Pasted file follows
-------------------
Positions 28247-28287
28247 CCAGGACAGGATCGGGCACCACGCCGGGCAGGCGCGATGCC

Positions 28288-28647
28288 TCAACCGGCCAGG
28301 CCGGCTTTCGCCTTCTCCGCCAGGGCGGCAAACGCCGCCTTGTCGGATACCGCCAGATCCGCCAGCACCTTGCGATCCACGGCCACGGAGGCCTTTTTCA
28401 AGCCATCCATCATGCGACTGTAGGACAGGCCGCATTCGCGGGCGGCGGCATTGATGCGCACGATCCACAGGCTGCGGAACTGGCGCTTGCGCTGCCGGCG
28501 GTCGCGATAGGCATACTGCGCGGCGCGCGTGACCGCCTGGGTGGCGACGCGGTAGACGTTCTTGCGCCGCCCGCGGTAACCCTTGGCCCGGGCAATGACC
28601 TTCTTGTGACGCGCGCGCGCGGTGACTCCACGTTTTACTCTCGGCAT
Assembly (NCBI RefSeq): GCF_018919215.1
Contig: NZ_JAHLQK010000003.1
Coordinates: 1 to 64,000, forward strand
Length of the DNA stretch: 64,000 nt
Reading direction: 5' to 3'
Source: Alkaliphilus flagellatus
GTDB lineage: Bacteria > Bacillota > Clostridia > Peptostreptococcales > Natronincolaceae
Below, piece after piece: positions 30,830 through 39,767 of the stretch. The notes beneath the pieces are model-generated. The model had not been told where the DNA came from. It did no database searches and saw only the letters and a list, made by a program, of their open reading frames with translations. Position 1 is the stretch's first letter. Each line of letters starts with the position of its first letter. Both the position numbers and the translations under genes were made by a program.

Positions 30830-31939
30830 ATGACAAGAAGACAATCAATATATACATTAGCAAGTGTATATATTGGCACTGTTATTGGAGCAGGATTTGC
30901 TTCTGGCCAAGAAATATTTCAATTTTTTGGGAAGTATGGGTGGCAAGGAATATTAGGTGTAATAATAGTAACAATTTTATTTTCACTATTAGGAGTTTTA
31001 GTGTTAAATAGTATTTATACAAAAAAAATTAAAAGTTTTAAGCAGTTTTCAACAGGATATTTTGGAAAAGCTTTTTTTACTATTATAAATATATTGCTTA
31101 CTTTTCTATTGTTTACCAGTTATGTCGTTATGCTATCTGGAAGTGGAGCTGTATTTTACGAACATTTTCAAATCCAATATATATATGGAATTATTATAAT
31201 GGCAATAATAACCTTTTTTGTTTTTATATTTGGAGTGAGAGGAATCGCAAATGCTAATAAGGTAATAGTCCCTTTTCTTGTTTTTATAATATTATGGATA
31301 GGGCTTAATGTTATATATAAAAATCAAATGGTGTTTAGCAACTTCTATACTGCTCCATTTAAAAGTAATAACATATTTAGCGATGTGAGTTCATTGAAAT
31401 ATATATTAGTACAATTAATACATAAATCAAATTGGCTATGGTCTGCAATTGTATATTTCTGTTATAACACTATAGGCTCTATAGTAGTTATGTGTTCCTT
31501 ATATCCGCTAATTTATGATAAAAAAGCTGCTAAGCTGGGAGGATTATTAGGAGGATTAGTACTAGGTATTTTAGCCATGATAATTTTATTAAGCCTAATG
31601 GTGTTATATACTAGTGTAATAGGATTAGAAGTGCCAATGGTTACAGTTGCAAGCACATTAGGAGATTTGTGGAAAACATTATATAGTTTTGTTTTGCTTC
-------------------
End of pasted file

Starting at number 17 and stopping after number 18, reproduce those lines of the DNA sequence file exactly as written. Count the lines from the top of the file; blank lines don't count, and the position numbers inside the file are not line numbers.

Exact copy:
Positions 30830-31939
30830 ATGACAAGAAGACAATCAATATATACATTAGCAAGTGTATATATTGGCACTGTTATTGGAGCAGGATTTGC